If you only stay in town for a few days, look for places that offer free visitor passes, which allow you to work there for free all day or at least a few hours.
You could also see if you can find smaller or newer coworking spaces. They will probably have cheaper rates.
Local SIM cards
Do you need reliable mobile internet to work anywhere and anytime? This doesn’t have to be expensive. A great way to get cheap internet is by buying local SIM cards wherever you go and top them up with data volume. If you don’t want to change the SIM card in your phone, get a mobile hotspot. You can insert the card and get WIFI for your phone and laptop.
Of course, you don’t only want to work but also explore the new country and region you are traveling to. There are a few ways how you can do so and save money at the same time.
Free walking tours
There are so many cities that offer free walking tours. You don’t always have to book an expensive bus or even a private tour to get to know the area. Walking tours are often done by locals with a passion for their city. A great way to get information and details that a normal tour guide might not tell you. And again, this is a fantastic way to make friends while traveling.
Bikes or scooters
If you want to explore the area on your own, bicycles or scooters are a great and cheap option. You are more flexible than when using public transport and it is cheaper than taxis. On top of it, it’s more fun and cycling helps you keep fit.
Tourist bars might look fancy but drinks are also more expensive. If you want to save money and go out as locals do, go to local bars. They are often smaller, hidden inside roads, and cannot be found on TripAdvisor and such. But it’s surely a great experience and way cheaper.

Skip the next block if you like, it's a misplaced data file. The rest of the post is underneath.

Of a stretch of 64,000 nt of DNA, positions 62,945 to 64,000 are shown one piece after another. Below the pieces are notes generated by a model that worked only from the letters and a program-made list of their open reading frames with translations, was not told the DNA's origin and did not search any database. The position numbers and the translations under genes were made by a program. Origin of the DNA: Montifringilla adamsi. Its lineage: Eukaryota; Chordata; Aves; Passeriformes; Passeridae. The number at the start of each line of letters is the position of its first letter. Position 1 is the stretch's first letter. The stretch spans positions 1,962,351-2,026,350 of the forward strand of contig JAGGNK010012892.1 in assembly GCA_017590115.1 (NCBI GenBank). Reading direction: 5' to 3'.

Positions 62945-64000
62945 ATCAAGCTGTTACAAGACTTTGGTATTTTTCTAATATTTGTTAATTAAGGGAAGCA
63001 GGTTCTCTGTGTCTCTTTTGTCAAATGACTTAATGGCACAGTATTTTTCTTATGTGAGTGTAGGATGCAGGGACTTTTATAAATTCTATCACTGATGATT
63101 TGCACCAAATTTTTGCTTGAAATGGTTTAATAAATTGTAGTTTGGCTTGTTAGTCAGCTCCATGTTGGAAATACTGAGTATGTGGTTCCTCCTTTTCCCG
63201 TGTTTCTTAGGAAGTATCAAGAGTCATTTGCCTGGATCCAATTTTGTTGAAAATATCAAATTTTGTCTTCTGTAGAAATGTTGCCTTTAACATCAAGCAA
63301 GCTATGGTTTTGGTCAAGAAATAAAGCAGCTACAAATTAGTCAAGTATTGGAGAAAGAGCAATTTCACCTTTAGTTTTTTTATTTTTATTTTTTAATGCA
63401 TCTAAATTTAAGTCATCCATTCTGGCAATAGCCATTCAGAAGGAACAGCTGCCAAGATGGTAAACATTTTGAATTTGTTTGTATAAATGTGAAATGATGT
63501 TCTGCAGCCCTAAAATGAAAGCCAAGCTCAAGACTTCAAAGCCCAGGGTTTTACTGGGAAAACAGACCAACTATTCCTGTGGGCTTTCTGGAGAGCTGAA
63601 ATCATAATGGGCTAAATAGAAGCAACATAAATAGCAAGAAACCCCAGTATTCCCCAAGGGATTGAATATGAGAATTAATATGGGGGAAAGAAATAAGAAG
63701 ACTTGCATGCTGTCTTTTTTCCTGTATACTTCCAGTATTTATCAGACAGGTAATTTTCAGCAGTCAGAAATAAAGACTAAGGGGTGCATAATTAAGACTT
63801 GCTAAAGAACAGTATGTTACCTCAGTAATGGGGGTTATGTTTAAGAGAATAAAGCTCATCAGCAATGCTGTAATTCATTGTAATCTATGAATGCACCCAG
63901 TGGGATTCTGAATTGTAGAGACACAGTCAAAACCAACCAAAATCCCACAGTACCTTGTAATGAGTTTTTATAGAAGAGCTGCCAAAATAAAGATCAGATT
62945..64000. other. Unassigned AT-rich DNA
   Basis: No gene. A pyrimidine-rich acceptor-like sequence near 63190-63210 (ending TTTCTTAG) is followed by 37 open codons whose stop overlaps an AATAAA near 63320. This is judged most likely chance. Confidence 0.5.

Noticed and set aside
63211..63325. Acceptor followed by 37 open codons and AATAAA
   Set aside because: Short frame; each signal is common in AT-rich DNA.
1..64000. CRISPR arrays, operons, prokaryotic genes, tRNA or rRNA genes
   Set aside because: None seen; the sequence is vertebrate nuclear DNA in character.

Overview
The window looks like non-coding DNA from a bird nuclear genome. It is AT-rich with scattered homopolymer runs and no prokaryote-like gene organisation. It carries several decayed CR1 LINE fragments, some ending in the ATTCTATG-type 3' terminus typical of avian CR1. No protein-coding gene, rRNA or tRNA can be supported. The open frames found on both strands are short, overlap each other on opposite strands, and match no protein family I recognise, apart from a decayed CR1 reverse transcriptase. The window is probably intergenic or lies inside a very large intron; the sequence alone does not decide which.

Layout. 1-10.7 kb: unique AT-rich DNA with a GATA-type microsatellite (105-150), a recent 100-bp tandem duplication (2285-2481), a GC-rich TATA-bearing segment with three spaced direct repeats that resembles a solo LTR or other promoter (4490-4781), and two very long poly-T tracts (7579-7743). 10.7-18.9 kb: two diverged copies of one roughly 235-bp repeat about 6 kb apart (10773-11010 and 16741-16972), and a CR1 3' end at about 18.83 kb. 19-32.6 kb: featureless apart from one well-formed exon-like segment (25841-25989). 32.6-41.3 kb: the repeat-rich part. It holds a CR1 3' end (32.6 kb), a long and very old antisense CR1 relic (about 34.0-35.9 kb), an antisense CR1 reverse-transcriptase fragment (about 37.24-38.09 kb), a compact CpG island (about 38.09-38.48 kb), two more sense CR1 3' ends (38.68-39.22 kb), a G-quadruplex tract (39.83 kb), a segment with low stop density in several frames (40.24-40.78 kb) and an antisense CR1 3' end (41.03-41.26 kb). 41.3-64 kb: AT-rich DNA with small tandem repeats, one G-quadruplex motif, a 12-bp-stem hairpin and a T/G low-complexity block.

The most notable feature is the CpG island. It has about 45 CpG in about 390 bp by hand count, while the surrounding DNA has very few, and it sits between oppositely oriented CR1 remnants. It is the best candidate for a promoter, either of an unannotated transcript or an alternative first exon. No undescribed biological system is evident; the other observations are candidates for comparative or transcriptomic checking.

If you are young (at heart), want to go out and save money, check out hostels. The bigger ones often have a bar that is open to everyone even if you are not a guest. Prices for drinks are usually super cheap and it is incredibly easy to connect with other travelers. If that’s your thing, many hostels also offer pub crawls where you check out several bars and pubs and get cheaper entrance and drinks.
Bonus Tip: Make a plan
To get a better feeling of what you are spending, you should make a financial plan. That could be a simple Excel sheet, where you list every single dollar that you spend throughout the month – a cup of coffee, lunch, bus tickets, etc. I know this sounds a bit crazy and over the top but it’s super interesting and helpful to see.
I’ve done that a couple of times and trust me, you’ll be surprised how much money you really spend in a month! This also helps you identify potential areas to save money. If you realize that you’ve spent a lot on alcohol during the past four weeks, you might think twice about the obligatory drink every night. Good for your savings and your health.
Also, make a plan on how much you want to spend each month at a maximum and regularly compare your target to your actual spending. This will help you make adjustments before you end up broke.
Bonus tip 2: Extra bank account
As soon as you have a little bit of spare money, put it in an extra bank account. If you keep your money easily available all the time, you will spend it. “Oh, I’ve got so much money in my bank account, of course, I will buy that expensive shirt that I don’t need at all and might hardly ever wear.”
Keep your savings out of sight and only use them for things that you really need or that bring you true joy – not on impulsive shopping trips.
Save Money and Live Cheaper Than Ever Before
As you can see, there are quite a few things you can do to get along on a tight budget. I personally live way cheaper as a digital nomad than when I was still living in “my old life”.
One of the main reasons for that is, of course, that I usually stay in cheaper regions like South East Asia, Eastern Europe, or Latin America instead of Central Europe or North America. However, the mentioned tips help me a lot and I’m sure I’ve saved a couple of thousand dollars implementing them.
I hope they will help you just as much. If you have any additional tips, please let me know in the comments below!